Lactobacillus sanfranciscensis was named for its discovery in San Francisco sourdough starters, although it is not endemic to San Francisco. In general, San Francisco sourdough is the same as a Type I sourdough.<ref name="p179isbn0-387-23180-3">Template:Cite book</ref> Type I sourdoughs have a pH range of 3.8 to 4.5 and are fermented in a room-temperature range of Template:Convert; Saccharomyces exiguus leavens the dough, Lactobacillus sanfranciscensis and L. pontis highlight a lactic-acid bacterial flora that includes L. fermentum, L. fructivorans, L. brevis, and L. paralimentarius.<ref name="pmid12450829">Template:Cite journal</ref><ref name="p179isbn0-387-23180-3" /><ref name="pmid17008161">Template:Cite journal</ref> In Type II sourdoughs Saccharomyces cerevisiae<ref>Template:Cite book</ref> is added to leaven the dough, L. pontis and L. panis highlight the flora.<ref name="p179isbn0-387-23180-3" /><ref name="pmid17008161" /> These sourdoughs have a pH less than 3.5 and are fermented within a temperature range of Template:Convert for several days without feedings, which reduces the flora's activity.<ref name="The Secrets of Sourdough A Review of Miraculous Potentials of Sourdough in Bread Shelf Life">Template:Cite doi</ref><ref>Template:Cite book</ref> This process was adopted by some in industry, in part, due to simplification of the multiple-step build typical of Type I traditional sourdoughs.<ref>Template:Cite book</ref>

Dutch wheat sourdough investigations found that, even though S. cerevisiae exerted infection pressure on sourdough's microbial ecosystem, it had died off after two refreshment cycles.<ref name="0-8247-4264-8" /> Continuously maintained, stable sourdough cannot be unintentionally contaminated by S. cerevisiae.<ref name="daniel.wing.michael.ganzle.correspondence">Template:Cite web</ref> 4% salt inhibits L. sanfranciscensis, while C. milleri can withstand 8%.<ref name="modeling.growth" />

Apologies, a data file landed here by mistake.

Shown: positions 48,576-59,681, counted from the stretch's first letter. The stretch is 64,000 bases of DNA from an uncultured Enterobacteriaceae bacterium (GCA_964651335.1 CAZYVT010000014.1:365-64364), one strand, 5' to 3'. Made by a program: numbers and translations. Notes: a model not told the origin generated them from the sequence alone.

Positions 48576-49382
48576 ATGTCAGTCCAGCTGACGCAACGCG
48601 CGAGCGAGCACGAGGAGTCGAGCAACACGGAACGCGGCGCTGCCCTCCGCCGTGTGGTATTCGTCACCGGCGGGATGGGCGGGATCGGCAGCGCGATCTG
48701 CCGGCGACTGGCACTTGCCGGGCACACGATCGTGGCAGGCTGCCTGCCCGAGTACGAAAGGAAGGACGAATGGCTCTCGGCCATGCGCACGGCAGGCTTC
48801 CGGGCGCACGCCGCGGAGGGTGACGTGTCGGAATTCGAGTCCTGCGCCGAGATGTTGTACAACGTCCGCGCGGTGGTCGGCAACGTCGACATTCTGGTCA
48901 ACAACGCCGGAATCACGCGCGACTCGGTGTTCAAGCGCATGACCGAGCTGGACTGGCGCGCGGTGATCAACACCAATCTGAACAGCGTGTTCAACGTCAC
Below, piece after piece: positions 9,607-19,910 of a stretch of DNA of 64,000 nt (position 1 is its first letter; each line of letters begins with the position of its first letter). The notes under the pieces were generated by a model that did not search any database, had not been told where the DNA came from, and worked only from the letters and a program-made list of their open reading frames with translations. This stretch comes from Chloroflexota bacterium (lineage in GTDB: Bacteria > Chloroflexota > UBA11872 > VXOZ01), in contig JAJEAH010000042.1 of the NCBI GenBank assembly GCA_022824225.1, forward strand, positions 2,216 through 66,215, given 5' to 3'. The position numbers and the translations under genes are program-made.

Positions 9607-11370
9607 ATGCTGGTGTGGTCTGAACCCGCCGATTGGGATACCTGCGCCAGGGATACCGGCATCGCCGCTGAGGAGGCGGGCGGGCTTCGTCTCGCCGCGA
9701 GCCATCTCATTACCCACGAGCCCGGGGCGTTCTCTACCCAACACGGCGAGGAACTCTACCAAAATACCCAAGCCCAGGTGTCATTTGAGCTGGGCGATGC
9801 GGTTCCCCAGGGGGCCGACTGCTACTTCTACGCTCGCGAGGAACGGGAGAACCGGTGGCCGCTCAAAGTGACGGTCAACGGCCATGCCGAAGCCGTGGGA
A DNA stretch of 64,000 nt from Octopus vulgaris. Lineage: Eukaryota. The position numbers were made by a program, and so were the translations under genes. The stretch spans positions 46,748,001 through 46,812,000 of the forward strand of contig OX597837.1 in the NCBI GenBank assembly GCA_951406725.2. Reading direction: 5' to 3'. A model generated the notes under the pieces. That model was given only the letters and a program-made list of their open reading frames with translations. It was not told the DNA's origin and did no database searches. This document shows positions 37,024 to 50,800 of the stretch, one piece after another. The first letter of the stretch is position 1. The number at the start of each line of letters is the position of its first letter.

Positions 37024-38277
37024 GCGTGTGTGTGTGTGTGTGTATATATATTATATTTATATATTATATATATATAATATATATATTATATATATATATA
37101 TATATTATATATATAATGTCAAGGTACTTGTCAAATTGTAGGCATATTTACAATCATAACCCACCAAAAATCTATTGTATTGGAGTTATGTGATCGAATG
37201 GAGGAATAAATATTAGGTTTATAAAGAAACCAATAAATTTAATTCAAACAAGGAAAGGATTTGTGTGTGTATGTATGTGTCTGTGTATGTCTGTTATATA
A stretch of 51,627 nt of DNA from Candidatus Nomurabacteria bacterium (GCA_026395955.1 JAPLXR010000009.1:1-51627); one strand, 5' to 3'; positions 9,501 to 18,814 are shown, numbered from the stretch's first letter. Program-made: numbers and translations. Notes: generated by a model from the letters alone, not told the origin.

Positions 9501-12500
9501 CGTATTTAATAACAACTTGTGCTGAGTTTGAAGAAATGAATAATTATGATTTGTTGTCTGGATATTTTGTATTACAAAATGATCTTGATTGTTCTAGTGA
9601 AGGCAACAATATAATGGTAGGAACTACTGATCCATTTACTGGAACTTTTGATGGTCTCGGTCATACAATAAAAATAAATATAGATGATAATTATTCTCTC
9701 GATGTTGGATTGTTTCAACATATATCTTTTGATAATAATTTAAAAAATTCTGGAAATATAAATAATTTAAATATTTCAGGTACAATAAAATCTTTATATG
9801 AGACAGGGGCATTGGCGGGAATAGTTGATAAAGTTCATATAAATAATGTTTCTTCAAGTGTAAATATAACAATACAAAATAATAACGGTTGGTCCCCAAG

A Belgian study of wheat and spelt doughs refreshed once every 24 hours and fermented at Template:Convert in a laboratory environment provides insight into the three-phase evolution of first-generation-to-stable sourdough ecosystems. In the first two days of refreshment, atypical genera Enterococcus and Lactococcus bacteria highlighted the doughs. During days 2-5, sourdough-specific bacteria belonging to the genera Lactobacillus, Pediococcus, and Weissella outcompete earlier strains. Yeasts grew more slowly and reached population peaks near days 4-5. By days 5-7, "well-adapted" Lactobacillus strains such as L. fermentum and L. plantarum had emerged. At their peaks, yeast populations were in the range of about 1-10% of the lactobacilli populations or 1:10-1:100. One characteristic of a stable dough is the heterofermentative have outcompeted homofermentative lactobacilli.<ref>Template:Cite journal</ref>

History of sourdough

Sourdough bread

Sourdough likely originated in Ancient Egyptian times around 1500 BC and was likely the first form of leavening available to bakers. Sourdough remained the usual form of leavening down into the European Middle Ages until being replaced by barm from the beer brewing process, and then later purpose-cultured yeast.

Bread made from 100 percent rye flour, which is very popular in the northern half of Europe, is usually leavened with sourdough. Baker's yeast is not useful as a leavening agent for rye bread, as rye does not contain enough gluten. The structure of rye bread is based primarily on the starch in the flour, as well as other carbohydrates known as pentosans; however, rye amylase is active at substantially higher temperatures than wheat amylase, causing the structure of the bread to disintegrate as the starches are broken down during cooking. The lowered pH of a sourdough starter, therefore, inactivates the amylases when heat cannot, allowing the carbohydrates in the bread to gel and set properly.<ref>Template:Cite book</ref> In the southern part of Europe, where baguette and even panettone were originally made with wheat flour and rye flour, sourdough has become less common in recent times; it has been replaced by the faster-growing baker's yeast, sometimes supplemented with longer fermentation rests to allow for some bacterial activity to build flavor.